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First in line for vaccines, but it’s not a race. The PM can’t spin vaccines into arms

(1984’s hero, Winston Smith, also spent a lot of time in his apartment, although without the comfort of Netflix or a sourdough starter.)

Time stole by and while Australia was congratulating itself on how well it had handled the pandemic, other countries were speedily vaccinating their citizens with whatever they could spike into arms. The triumphant vaccine-landing of February gave way to a realisation that we’re the worst-performing country in the OECD for full vaccination against COVID-19.

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On February 28, the Health Minister did another press conference heralding the touchdown of AstraZeneca doses in Australia. He also announced the launch of a “vaccine checker” – a website where you could look where you stood in the vaccine priority queue (but it’s not a race).

This announceable was representative of the way the vaccine rollout has unfolded – words to fill a press release, with little application in the real world. A priority system means little when you have a vaccine shortfall.

Same goes for the “National Plan to transition Australia’s National COVID Response” released by Morrison early last week. It seemed to amount to an announcement that at some unspecified point in the future, when an unspecified number of people have been vaccinated, things might be normalish.

Among my circle, obtaining a vaccine has been such a haphazard, word-of-mouth process, it is startling. Friends text each other weblinks with the instruction: “Try this one.”

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Under-40s who want an AstraZeneca vaccination swap intel about which doctors will hook you up. Other under-40s have secured appointments for Pfizer doses, via some loophole. We don’t ask questions. It’s like trying to score drugs, but with more anxiety about blood clots.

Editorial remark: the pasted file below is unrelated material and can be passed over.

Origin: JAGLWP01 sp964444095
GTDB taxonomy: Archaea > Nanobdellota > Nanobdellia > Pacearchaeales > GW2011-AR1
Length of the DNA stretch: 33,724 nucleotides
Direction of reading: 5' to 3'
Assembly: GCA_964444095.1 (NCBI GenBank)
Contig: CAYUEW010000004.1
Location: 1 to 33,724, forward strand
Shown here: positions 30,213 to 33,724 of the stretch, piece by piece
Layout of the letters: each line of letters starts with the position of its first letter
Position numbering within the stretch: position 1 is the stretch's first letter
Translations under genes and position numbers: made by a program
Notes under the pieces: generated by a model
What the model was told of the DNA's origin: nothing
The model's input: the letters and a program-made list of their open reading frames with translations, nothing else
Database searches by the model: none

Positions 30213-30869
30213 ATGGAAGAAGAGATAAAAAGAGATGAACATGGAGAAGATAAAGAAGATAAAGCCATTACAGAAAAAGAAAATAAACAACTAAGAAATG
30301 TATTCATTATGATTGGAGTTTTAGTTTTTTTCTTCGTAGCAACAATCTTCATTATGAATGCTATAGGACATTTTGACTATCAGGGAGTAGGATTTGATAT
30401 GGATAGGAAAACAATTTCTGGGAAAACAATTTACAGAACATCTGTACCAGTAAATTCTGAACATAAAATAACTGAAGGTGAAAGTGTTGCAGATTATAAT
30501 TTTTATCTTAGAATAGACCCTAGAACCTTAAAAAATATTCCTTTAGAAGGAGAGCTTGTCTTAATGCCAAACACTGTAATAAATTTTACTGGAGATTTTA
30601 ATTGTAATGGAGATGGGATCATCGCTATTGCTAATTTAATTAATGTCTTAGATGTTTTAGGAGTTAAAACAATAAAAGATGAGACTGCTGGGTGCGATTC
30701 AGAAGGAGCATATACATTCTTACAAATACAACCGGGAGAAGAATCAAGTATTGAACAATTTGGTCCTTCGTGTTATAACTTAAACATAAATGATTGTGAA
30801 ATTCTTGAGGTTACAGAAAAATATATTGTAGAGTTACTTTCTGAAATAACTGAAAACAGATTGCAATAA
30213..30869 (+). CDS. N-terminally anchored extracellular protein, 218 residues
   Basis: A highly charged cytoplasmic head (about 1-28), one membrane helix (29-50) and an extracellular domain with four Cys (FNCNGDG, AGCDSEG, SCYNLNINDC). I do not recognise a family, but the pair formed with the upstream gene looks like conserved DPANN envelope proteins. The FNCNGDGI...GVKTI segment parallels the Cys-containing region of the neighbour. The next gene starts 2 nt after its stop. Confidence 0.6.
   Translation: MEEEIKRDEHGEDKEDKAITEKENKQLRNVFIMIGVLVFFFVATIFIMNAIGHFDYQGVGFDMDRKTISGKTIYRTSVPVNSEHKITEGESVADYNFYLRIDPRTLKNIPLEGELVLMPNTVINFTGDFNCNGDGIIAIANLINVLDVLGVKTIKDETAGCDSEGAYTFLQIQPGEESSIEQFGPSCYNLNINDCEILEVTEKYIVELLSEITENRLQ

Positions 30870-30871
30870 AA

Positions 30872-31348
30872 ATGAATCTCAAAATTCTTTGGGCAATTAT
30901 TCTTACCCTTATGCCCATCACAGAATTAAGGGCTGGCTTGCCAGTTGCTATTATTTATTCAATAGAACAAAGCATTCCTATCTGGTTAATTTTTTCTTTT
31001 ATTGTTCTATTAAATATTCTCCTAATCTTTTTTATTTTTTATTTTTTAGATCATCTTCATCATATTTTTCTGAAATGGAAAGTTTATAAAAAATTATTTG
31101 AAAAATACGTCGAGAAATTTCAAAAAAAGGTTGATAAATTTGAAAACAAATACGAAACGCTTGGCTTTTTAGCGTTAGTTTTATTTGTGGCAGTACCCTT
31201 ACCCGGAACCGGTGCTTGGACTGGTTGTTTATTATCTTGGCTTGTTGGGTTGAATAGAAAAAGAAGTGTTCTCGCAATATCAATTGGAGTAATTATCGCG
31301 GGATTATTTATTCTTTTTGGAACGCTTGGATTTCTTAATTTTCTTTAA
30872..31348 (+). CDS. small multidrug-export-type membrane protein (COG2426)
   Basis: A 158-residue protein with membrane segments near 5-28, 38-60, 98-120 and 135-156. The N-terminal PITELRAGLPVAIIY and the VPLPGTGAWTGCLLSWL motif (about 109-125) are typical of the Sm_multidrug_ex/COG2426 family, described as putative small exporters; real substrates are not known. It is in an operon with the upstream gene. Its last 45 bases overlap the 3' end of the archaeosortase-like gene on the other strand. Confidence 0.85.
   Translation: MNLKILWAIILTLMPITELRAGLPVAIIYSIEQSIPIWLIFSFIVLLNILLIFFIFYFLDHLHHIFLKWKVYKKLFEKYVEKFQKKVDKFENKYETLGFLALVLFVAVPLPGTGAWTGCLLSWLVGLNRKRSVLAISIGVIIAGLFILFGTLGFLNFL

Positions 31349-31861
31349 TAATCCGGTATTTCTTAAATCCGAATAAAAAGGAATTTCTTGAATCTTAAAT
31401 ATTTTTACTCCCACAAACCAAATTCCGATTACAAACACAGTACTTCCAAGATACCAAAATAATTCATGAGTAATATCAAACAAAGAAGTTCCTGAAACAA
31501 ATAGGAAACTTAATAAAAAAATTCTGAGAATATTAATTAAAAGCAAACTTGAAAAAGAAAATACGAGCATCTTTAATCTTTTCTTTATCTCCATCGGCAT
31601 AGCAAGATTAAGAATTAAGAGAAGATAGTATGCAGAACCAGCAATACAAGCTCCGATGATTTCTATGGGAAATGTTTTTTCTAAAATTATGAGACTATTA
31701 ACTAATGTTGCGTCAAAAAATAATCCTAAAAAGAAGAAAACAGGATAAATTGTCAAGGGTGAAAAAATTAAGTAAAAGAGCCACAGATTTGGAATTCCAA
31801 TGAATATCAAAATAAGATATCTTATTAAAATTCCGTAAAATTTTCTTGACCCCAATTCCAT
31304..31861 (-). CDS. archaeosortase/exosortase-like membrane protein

Morrison has corrected interviewers when they remind him of the low rates of vaccination – he likes to quote the larger figure of people who have received one shot.

The PM, who is in lockdown at Kirribilli House, was silent for several days last week as it became increasingly clear Sydney was in serious trouble with its latest outbreak.

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NSW Premier Gladys Berejiklian was explicit about the problem. “When you only have 9 per cent of your community vaccinated, opening up … means you would subject thousands and thousands to hospitalisation and death,” she told reporters on Friday. “When we look around the world and we look at countries that are opening up, that are living freely with COVID and the Delta strain, they are able to do that because half of the population is vaccinated.”

Morrison did a media blitz on Friday, after some outlets were briefed, and duly reported that Australia would be getting a “ramp-up” of Pfizer doses. “PM opens the Pfizer floodgates”, read a headline in The Australian.

It sounded a lot like Australia had procured more vaccines. On closer inspection, it seemed perhaps the government had been able to bring forward some doses and direct them to Sydney.

A government spokesman called it a “re-phasing” of the rollout, although noted that the 4.8 million doses promised for August could be “subject to change”. You didn’t need to put that under a microscope to see it was pure spin, but once Pfizer released a clarifying statement, the whole PR exercise was stripped buck naked.

“The total number of 40 million doses we are contracted to deliver to Australia over 2021 has not changed,” the company said in a statement. “We continue to work closely with the government to support their rollout program.”

When things don’t go well, Morrison often snaps into defensiveness – “I don’t hold a hose mate” – or uses attack as a form of defence. We saw this when he was embroiled in the “woman crisis” (actually a crisis created by men). During a press conference earlier this year, Morrison made a thinly-veiled personal attack on the reporter who broke the Brittany Higgins alleged rape story, alluding to a bullying complaint he said was made against a News Corp journalist.

On Friday, Morrison seemed to blame Sydneysiders for not adhering to lockdown restrictions.

“We haven’t seen the compliance that has been necessary,” he told Channel Seven. “The virus doesn’t move on its own. It moves by people moving the virus around.”

That is true.

Also true: people don’t get vaccinated on their own. They need a government to co-ordinate it for them.

Twitter: @JacquelineMaley

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